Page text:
||Florentine sculptor, painter,
poet and architect. Michelangelo was born at Caprese where his father was the
chief Florentine official. He was trained in Florence, first in the
technique of fresco painting by D. Ghirlandaio; then under the
patronage of Lorenzo the Magnificent, in the Medici school.
Here he became a sculptor. Here too, his mind was formed by the
companionship of the Neo-platonic philosophers, artists, poets
and men of letters Lorenzo had drawn to his household. Michelangelo's own
genius was recognized and encouraged from the beginning.
Michelangelo carved the large marble David for the city of Florence along with other works of this period are the Bruges Madonna, the painting of the Holy Family, and the large cartoon or design for a fresco,
The Battle of Cascina, done in competition with Leonardo Michelangelo.
This important work was destroyed, but not before the studies of the
nude in violent action had influenced many artists in a way that led
ultimately to the style of Mannerism. In 1508, Michelangelo was assigned
the job of decorating the whole of the ceiling of the Sistine Chapel in
the Vatican with frescoes. This enormous undertaking took him over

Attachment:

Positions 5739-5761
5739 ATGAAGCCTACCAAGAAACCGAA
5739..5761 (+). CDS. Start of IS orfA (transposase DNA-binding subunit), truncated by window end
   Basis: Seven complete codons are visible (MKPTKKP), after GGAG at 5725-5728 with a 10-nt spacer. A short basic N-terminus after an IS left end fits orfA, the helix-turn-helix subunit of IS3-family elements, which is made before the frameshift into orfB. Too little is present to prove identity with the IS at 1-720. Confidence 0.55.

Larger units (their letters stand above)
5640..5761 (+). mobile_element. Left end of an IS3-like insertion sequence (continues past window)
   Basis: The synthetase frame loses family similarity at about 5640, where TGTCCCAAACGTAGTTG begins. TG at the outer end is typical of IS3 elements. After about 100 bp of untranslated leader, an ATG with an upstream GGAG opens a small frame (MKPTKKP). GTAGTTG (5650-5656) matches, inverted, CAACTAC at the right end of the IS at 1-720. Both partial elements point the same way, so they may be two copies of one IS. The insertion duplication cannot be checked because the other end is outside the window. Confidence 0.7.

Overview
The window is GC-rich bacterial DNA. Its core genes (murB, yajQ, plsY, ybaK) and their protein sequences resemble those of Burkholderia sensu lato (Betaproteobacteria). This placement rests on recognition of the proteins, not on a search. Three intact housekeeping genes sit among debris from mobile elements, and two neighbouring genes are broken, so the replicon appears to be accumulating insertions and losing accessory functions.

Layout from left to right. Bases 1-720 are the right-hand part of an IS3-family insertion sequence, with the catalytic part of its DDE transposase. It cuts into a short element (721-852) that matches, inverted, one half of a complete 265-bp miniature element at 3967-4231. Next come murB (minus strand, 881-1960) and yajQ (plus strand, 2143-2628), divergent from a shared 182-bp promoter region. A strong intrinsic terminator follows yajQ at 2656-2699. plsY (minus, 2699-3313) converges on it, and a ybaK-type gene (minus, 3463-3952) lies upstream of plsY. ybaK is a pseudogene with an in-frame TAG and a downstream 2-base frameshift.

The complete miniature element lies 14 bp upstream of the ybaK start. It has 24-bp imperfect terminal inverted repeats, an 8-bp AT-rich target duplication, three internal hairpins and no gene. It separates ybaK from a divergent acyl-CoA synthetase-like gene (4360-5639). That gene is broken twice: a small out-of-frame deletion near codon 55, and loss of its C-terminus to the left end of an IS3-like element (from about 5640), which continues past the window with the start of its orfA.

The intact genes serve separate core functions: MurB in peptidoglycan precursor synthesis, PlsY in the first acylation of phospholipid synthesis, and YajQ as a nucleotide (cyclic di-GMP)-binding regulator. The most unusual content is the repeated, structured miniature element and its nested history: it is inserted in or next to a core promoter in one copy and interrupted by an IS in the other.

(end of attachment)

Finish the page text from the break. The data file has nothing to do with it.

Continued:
4 years, working virtually single-handed. He was recalled to Rome in 1534
to paint his 2nd great fresco, The Last Judgement, which covers
the whole area of the altar wall of the Sistine Chapel.
In 1546 Michelangelo was appointed architect-in-chief of St Peter's and
architect for the new plan and building of the Roman Capitol.
Despite all this, designing the dome of St Peter's, supervising
the actual building of the church and work on other architectural
projects, Michelangelo executed three of his most profoundly imagined sculptures at this time, Pieta, the Palestrina Pieta, and the Rondanini Pieta.
Many of his finest sonnets were also written in these last years.
Probably no artist has ever exerted a greater influence than Michelangelo.
To his contemporaries he was 'The Divine Michelangelo', and though the
greatness of the man was apparent and recognized, the creative
power within him inspired an awe in worldly popes, scholars, and
soldiers. For over 4oo years
the frescoes of the Sistine Chapel have been studied by painters,
their patrons and all who judged the art of their own times.
('Until you have seen' the Sistine Chapel, you can have no
adequate conception of what man is capable of accomplishing',
Goethe wrote.) Michelangelo's influence as a poet might have been equally
great if his sonnets had not had to wait until 1863 before they
were published in their original form. It is often difficult
to grasp the total meaning of the sonnets but Michelangelo's genius is as
clear in such sonnets as 'On the Brink of Death' a title given by J. A. Symonds as it is in those last Pietas in which the struggle in search of meaning almost destroys meaning.